Loustalot: The Nabokov Family Trainer
by A. Sklepikov
(with photos by the author and Elena Kuznetsova)

That "wonderful rubbery Frenchman" from Speak, Memory (corresponding to Drugie berega's "udivitel'no guttaperchevyi frantsuz"), turned out to have had, after all, a rigid and durable skeleton. Like its immortalized owner, the skeleton of Monsieur Loustalot, the Nabokovs' boxing and fencing coach, was granted a long life - perhaps even an eternity in terms of our earthly reality. Moreover, that skeleton can still be seen in the anatomical museum of the Lesgaft State Sports Academy facing on St. Petersburg's Moyka Canal at 35 Dekabristov (formerly Ofitserskaya Street). The Academy lies only some 500 meters west of the Nabokov family home at 47 Bolshaya Morskaya Street.

Here are the milestones of his life and some additional details of interest to the inquisitive: Ernesto Loustalot was born on January 5, 1859, in Bordeaux, son of a sailor who was boxing champion of the French navy and an outstanding swimmer. At four, the boy began swimming lessons; at five--boxing. At twenty, Loustalot set a record for the 100-meter backstroke. Soon after, he astounded the public by diving from a height of 35 meters, and subsequently, with another plunge, fully clothed, from 42 m. Loustalot finished L'Ecole Militaire de l'éducation physique in Joinville-le-Pont (near Paris) with the golden medal and for eight years taught boxing, swimming, fencing and gymnastics there. As a sportsman, Loustalot had some really imposing achievements--even for a time when the world wasn't yet so sports crazy: he was the French gymnastics champion, the French and English boxing champion of Europe, and among the world's five best fencers.

At the beginning of 1897 he was invited to teach sports in the Imperial School of Jurisprudence in St. Petersburg, where, as we know from Speak, Memory, V. D. Nabokov lectured on criminal law starting in 1896. It was here that he most probably made the acquaintance of the famous sportsman whom he later engaged to come to the house and give lessons to himself and his older sons. With their entry to the private Tenishev School, the boy's home lessons ceased, but according to Aleksey Zver'ev's new Nabokov biography, Loustalot also taught at their school. He continued coming to the house to give fencing and boxing instruction to the father.

Loustalot did much for the popularization and development of sports in Russia. He was the initiator of the first public boxing match that took place on March 25, 1898, in the Mihailovskii Manège in St. Petersburg, where he boxed against his pupil, a certain Vains. He was among the first sportsmen to introduce the English and the French boxing styles in Russia where he trained several first-rate Russian boxers. He was also the very first (every Russian book on the theme notes that fact) to introduce water polo in Russia.

Russia became his second homeland. He enjoyed a great respect and popularity and became russified with the years, so that a Russian patronymic was added to his name: Ernest Ivanovich. (His family name is variously spelled Lustalo and Lustallo in Russian sources.) After the Revolution, he refused to leave Russia and from 1919 on worked as a teacher of physical training and sports in the Higher School for Naval Officers in the famous Admiralty building. The son of a sailor, he was pleased to put on the uniform of a naval officer at sixty.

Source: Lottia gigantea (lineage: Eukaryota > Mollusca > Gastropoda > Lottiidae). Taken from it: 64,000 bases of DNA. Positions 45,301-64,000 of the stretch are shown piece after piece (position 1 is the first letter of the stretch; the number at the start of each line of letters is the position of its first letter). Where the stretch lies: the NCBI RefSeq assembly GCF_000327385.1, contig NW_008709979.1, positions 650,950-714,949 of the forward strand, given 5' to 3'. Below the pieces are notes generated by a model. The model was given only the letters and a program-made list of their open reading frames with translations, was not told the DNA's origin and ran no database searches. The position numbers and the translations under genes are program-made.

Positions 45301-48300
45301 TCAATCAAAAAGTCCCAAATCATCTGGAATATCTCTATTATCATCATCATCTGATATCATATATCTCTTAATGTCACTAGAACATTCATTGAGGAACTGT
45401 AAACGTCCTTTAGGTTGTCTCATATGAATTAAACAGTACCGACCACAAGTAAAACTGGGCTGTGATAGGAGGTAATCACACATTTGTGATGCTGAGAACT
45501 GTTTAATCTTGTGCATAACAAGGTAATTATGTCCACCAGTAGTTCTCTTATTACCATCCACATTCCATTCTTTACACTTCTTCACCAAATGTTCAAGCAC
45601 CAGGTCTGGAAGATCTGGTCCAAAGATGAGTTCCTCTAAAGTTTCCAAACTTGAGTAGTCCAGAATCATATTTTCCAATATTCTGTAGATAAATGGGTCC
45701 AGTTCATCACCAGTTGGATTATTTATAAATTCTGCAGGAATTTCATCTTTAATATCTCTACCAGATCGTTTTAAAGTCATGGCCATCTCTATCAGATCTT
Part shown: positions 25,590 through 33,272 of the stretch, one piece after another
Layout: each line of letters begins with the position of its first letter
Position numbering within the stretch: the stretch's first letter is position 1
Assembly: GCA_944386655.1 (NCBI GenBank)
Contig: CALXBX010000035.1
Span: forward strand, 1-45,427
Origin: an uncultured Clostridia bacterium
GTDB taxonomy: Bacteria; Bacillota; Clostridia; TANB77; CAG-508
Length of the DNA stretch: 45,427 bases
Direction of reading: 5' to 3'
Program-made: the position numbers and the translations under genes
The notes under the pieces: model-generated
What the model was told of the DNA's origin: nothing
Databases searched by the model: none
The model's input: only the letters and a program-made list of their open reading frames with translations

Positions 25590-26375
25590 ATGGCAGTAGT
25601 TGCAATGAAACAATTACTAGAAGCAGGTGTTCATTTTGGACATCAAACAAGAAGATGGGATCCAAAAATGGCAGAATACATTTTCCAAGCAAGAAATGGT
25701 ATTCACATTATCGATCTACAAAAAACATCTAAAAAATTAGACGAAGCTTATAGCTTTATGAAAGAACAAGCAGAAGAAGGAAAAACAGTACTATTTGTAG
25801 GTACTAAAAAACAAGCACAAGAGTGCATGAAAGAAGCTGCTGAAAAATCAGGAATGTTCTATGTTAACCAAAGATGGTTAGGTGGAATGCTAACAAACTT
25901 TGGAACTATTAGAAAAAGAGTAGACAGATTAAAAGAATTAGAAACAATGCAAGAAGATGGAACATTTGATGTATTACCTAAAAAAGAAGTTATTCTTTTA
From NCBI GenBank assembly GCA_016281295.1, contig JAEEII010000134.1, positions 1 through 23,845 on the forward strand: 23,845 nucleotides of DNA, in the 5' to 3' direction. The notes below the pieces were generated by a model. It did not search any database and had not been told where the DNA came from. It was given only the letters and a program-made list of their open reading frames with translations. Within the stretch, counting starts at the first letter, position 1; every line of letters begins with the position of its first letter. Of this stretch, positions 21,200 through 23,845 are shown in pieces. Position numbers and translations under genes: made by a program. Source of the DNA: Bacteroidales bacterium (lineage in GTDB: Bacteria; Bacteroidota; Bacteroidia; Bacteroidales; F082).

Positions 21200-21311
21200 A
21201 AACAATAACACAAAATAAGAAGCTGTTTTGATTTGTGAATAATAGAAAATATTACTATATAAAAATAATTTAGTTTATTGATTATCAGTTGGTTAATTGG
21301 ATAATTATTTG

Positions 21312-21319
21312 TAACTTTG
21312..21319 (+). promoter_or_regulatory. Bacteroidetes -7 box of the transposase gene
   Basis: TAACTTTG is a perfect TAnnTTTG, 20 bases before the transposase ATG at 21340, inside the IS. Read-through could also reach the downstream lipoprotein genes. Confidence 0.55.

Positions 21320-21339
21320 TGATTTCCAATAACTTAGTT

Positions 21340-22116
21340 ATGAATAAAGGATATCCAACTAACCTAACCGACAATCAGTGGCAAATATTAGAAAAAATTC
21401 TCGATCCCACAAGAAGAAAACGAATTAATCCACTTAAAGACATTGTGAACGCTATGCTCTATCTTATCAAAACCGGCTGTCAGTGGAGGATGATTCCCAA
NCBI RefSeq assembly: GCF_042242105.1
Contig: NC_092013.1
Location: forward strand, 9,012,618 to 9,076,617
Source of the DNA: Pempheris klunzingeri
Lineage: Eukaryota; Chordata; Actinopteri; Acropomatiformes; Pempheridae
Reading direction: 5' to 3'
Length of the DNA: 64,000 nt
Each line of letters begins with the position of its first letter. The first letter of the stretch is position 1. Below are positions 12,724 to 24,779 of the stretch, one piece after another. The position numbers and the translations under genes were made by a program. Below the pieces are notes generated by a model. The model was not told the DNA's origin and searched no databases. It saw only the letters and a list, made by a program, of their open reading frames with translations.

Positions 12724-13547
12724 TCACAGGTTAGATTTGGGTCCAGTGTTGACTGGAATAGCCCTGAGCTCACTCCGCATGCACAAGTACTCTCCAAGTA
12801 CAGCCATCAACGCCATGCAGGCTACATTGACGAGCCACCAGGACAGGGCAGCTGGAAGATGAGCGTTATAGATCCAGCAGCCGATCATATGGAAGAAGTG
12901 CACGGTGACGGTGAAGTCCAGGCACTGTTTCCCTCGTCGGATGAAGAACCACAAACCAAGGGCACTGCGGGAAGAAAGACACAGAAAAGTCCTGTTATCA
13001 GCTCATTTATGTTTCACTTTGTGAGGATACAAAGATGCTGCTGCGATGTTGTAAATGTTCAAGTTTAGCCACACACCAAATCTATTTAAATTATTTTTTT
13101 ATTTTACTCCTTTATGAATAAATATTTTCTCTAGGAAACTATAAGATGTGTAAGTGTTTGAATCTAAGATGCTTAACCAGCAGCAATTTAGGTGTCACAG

Loustalot died on March 9, 1931, in the street, while going to his work. He bequeathed his body to the Lesgaft Institute of Physical Training for scientific study, perhaps thinking his remains might yield useful information for athletes even after his death.

Lustalot's ten-year-old pupil earned the admiration of his classmates by bloodying the nose of the class' biggest bully with a straight left learned from the little Frenchman. Vladimir Nabokov could hardly have known of his trainer's death, let alone that his skeleton had been preserved, when he wrote the story ("Lebeda", 1932; Orache in the English translation). The tale's young hero takes Sunday gymnastics and boxing lessons with Monsieur "Mascara," who comes on weekdays to give his father fencing and boxing lessons. Monsieur "Mascara" is described as "a diminutive elderly Frenchman made of gutta-percha and black bristle." One morning leaving for school, the boy hears "the crepitations of steel and the scraping of soles" in the library cum gym. He stops by to see his father who doffs his mask to greet his son. At school he accidentally learns that his father is to fight a duel and spends the day in high anxiety imagining various (largely literary) scenarios. Only the next day when he learns the affair has been honorably concluded does he dissolve into tears of relief.

As we can see, little has changed in the fencing master's appearance a score of years later, when he, too, like the boy's father in the story, takes off his mask (if only that of a fictional character's name) to come before us under his real name in the first English (Conclusive Evidence) and the subsequent Russian (Drugie berega) version of Nabokov's memoir.

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